The air through which ultra-high performance cars like the Ferrari SF90 Stradale travel is both a friend and an enemy. It is a vital friend to the 780cv twin turbo V8 of course, which needs air to breathe and to burn the fuel that generates propulsion. The V8’s support systems also depend on the atmosphere, the rapid passage of air being needed to chill its radiators and intercoolers. The brakes are also vitally reliant on air to disperse the furious heat caused by slowing, and the car’s bodywork must be precisely sculpted in order to harness the scything displacement of air and its partner effect, gravity, the pairing that glues it to the road below.
But air is also the enemy of performance. It creates wind resistance, noise, and, on occasion, the potential to mildly destabilise the car in a crosswind, for example, and under braking. Controlling the invisible passage of air over and through a car is, therefore, a central mission in the creation of any modern supercar.
To visualise the passage of air under, over, around and into an SF90 it’s helpful to think of the car as a fast-moving aquatic creature. Picturing water passing around and through its vents, ducts and vortex-generators makes it easier to imagine the task facing Aerodynamics Manager Matteo Biancalana and his team. To try to give an idea of this complexity he uses a diagram showing the passage of individual bundles of snake-like air streams, each colour-coded according to their direction and role.
“There’s no interaction between these airflows,” says Biancalana when describing the impressive achievement of marshalling the air, something only part-produced by the computational fluid dynamics (CFD) process; the wind tunnel and experience play their part, too. CFD has produced an active upper body aero aid for the first time on a series production Ferrari, its deployment both amplifying and reducing certain characteristics. Among them, the downforce and the minimising of braking distances through increased drag. “But it also needs a 25 kilometre range as an EV, so we’re also trying to reduce drag,” explains Biancalana.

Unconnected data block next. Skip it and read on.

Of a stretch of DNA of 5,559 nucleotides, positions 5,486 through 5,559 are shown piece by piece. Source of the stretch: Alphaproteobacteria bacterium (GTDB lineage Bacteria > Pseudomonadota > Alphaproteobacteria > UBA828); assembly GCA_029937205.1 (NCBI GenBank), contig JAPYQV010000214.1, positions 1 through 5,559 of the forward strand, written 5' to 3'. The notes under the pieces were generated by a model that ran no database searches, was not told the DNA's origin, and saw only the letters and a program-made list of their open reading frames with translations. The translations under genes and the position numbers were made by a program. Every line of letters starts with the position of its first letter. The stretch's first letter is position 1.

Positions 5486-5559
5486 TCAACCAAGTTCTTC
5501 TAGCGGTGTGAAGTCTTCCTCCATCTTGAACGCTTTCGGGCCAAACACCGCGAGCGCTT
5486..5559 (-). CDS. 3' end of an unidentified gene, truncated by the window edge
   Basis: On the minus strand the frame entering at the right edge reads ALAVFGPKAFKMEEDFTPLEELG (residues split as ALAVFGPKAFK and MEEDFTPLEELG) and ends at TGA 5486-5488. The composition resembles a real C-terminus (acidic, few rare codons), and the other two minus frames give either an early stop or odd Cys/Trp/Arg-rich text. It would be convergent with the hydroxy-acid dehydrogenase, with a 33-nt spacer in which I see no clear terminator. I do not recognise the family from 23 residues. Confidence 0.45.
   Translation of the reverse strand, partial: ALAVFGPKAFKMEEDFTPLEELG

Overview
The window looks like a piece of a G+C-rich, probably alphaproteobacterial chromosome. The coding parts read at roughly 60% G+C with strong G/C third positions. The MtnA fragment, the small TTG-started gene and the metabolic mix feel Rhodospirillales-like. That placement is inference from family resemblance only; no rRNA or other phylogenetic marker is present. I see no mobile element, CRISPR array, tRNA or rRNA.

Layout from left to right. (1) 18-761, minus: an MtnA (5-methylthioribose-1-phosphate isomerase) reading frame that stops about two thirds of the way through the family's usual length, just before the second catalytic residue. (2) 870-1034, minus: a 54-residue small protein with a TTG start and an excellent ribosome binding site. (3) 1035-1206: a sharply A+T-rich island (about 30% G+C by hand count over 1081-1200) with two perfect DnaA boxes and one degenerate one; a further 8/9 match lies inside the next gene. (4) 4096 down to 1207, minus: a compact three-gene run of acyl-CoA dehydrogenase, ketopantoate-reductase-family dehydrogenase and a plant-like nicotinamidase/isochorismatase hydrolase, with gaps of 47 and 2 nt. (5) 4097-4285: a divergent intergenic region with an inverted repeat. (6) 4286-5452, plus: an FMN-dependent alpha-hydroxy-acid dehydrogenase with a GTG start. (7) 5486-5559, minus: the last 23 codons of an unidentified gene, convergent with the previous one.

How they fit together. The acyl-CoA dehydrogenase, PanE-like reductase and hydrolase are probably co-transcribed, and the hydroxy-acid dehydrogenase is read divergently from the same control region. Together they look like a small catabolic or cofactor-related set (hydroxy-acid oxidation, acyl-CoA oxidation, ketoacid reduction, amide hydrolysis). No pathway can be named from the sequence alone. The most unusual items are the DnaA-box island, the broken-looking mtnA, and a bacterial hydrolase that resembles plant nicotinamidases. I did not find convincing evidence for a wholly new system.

“We set up the rear of the car to have the lowest drag possible, using a feature from the 488 GTE- based P80/C, a one-off track car, that we used as a laboratory.” The car’s rear wing is two-piece: it has a fixed element and a movable fairing. In the low-drag condition the two pieces are aligned and the air flows beneath. When cornering or braking at speed the forward part lowers and closes the gap. “It’s a patented solution,” says Biancalana.
A CFD image of the SF90’s underside at speed reveals a delta-shaped area of high pressure up front that sucks the car to the ground. Its effect is hugely increased when the rear fairing has descended for maximum downforce, producing a “mutual interaction between the two systems. The car is then well-balanced from front to rear,” Biancalana explains.
Managing air flow is crucial to other parts of the car, like the wheels and their housing. Wheels generate turbulence, whilst at speed the wheel arches fill with undesirable, lift-inducing high-pressure air. “We’ve created a turbine effect with the spokes,” the aerodynamics manager explains. This patented system evacuates air from the wheel arches while encouraging it to travel very close to the car’s flanks, reducing drag.
The result is a very complete and ingenious aerodynamic package that Biancalana says has been “the most challenging yet for a Ferrari series production car”.